X of Swords: Stasis #1 Review: Swords Are Drawn in a Masterful Middle Chapter

The second act of X of Swords comes to a head in X of Swords: Stasis #1 from writers Jonathan Hickman and Tini Howard, artists Pepe Larraz and Mahmud Asrar, and colorist Marte Gracia. X of Swords began in epic fantasy fashion with the threat of an invasion from another world stymied only by the intervention of a mystical being who levied a tournament challenge. Since then each X of Swords chapter has followed one of the chosen champions of Krakoa as they seek their named blade and prepare to face the Swordbearers of Arakko. It's a testament to the storytelling ability of all involved that Stasis, which covers little more than the Champions' arrival and the Swordbearers' introductions, is an utterly thrilling, totally captivating read.

X of Swords is a marvel of structure, rewriting the rules on how comic book crossover events should unfold. The ongoing X-series each follow separate threads involving their usual cast and feel like the books they've always been. The critical crossover moments occur in these one-shots. Stasis uses this structure in microcosm, bookending the introductions of the individual Swordbearers of Arakko with scenes involving Krakoa's assembled champions to progress the larger plot and build anticipation for what's to come.

The issue presents Arakko as the mirror image of Krakoa, or perhaps the reflection in the dark waters surrounding the new island nation. Larraz beautifully illustrates this with a single depiction of the Champions and Swordbearers standing on either side of a rippling pool, which deftly transitions the story into the Swordbearers' point of view.

X of Swords Stasis
(Photo: Marvel Comics)

There's a remarkable economy of storytelling on display in how this issue introduces the Swordbearers. They aren't characters readers are already invested in; thus, there's no need for the full issue focus bestowed on Krakoa's champions. In a matter of, in most cases, a single page you get a fully-formed sense of these who these characters are. That's due in large part to Asrar's keenly expressive body language. The White Sword of the Ivory Spire is he who led the vanguard and refused to surrender to Amenth, making his relationship with the other mutants of Arakko complicated at best. Pogg Ur-Pogg is no mutant at all, but a violent mercenary monster of Amenth. Redroot is the voice of Arakko, a mirror to Cypher's role as the voice of Krakoa. She's a reluctant warrior who begrudgingly takes up her sword only at the promise of finally reuniting Okkara. These scenes efficiently invest the reader with more than cheap dread or unearned awe at the threat the Swordbearers pose, but an understanding and appreciation of why they choose to bear their swords.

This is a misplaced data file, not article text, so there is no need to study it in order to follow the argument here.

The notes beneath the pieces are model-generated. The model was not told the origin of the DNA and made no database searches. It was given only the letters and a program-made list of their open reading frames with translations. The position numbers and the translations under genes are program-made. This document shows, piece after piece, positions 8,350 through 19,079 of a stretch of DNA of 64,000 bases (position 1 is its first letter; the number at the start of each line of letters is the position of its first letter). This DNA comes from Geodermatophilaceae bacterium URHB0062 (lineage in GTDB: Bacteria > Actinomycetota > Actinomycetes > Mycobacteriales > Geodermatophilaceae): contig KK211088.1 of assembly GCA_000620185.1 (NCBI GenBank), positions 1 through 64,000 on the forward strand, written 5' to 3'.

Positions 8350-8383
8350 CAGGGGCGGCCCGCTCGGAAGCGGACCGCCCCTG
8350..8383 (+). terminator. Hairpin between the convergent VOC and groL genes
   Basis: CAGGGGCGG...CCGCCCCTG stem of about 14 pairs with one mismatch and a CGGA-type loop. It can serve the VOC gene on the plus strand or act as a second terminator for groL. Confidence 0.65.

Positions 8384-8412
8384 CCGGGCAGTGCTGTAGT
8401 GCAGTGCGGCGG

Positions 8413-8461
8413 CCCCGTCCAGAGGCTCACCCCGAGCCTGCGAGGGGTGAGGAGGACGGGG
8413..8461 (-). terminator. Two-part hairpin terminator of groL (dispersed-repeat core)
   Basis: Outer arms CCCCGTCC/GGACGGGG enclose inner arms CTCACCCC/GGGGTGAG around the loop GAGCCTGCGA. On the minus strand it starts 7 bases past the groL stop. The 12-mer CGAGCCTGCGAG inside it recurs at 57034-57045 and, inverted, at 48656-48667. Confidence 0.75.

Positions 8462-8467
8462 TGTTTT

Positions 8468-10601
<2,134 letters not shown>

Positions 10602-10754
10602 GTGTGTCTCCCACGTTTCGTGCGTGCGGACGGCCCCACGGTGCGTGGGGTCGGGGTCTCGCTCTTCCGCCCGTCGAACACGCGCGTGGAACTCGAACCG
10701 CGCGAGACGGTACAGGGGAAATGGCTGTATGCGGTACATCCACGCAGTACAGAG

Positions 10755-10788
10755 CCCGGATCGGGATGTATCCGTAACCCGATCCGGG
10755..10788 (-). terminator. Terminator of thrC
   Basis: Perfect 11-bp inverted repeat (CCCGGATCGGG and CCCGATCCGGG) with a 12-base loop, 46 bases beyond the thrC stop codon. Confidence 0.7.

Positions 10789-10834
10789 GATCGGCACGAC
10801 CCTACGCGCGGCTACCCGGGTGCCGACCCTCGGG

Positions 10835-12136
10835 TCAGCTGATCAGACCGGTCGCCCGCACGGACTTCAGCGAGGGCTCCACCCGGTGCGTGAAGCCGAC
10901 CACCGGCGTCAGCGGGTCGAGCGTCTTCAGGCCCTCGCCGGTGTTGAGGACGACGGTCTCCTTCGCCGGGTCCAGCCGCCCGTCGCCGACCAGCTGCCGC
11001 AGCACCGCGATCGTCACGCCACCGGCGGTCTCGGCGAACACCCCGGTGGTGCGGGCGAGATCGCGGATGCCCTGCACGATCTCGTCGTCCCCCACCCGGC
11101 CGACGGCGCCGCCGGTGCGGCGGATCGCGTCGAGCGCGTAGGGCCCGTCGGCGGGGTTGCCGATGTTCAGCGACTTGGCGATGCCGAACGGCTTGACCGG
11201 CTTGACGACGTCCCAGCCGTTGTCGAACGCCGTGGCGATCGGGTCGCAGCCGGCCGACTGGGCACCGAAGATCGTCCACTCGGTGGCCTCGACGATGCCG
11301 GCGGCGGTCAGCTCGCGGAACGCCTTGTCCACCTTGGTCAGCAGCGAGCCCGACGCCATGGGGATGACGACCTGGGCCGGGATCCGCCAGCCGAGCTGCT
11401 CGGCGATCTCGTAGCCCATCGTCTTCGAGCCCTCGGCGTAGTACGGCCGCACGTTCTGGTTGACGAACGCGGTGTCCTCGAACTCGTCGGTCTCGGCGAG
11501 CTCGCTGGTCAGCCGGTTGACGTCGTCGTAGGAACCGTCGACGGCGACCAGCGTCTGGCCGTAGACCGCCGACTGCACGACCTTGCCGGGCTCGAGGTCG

It's a credit to the artistic team that an issue as heavy on lore, backstory, and dialogue as this one still feels dynamic and viscerally thrilling to read. Gracia is the unsung hero of the "Dawn of X" line. No one imbues Krakoa with as much natural majesty as he does with his lush green flora and orange-yellow skies. It turns out his ability to bathe all the right moments in a sizzling glow of natural light is as well-suited to the mystical realm of Otherworld. His talent unifies the two artistic styles at play in the issue making it read seamlessly.

As mentioned, Asrar has a knack for expressive posing. Larraz makes his layouts sing with simple narrative flair. One page depicts the Champions' arrival at the Starlight Citadel; over five full-width panels, Larraz circles around the group, showing different characters in each frame and leaving readers as disoriented as they are. Each panel draws nearer to them, the borders closing around their faces, building the tension of the moment, which is only cut slightly by Staurnyne's dominating presence on the following page.

"Presence" may be the best way to describe Saturnyne's role in the X of Swords saga. It's certainly deliberate that readers know as little as they do about her motivation to intervene in this conflict. Still, the more Saturnyne boasts about her power, the more frustrating it is not to understand why she's bothering with this game at all. 11 chapters into this story, she still feels less like a character and more like a plot device with attitude. It is, admittedly, an issue that will likely resolve as the story continues, and it's not the only lingering mystery weaved into the "Dawn of X" tapestry. Yet, her presence remains acutely frustrating for its vagueness.

When writing serialized comics, it's hard to make a middle chapter stand out. First issues, epic finales, and the occasional very special one-shot draw all the attention. Pay attention to this issue. It is the definition of a quality middle chapter: investing more in building stakes, deepening mysteries, and selling the threat of what's to come, never relying on "shocking" reveals. When the level of craft is as high as it is in X of Swords: Stasis, that's every bit as rewarding as anything that comes before or after. X of Swords: Stasis is a vital, enthralling chapter in the X of Swords saga.

Published by Marvel Comics

On October 28, 2020

Written by Jonathan Hickman & Tini Howard

Art by Pepe Larraz & Mahmud Asrar

Colors by Marte Gracia


Letters by Clayton Cowles

Cover by Pepe Larraz & Marte Gracia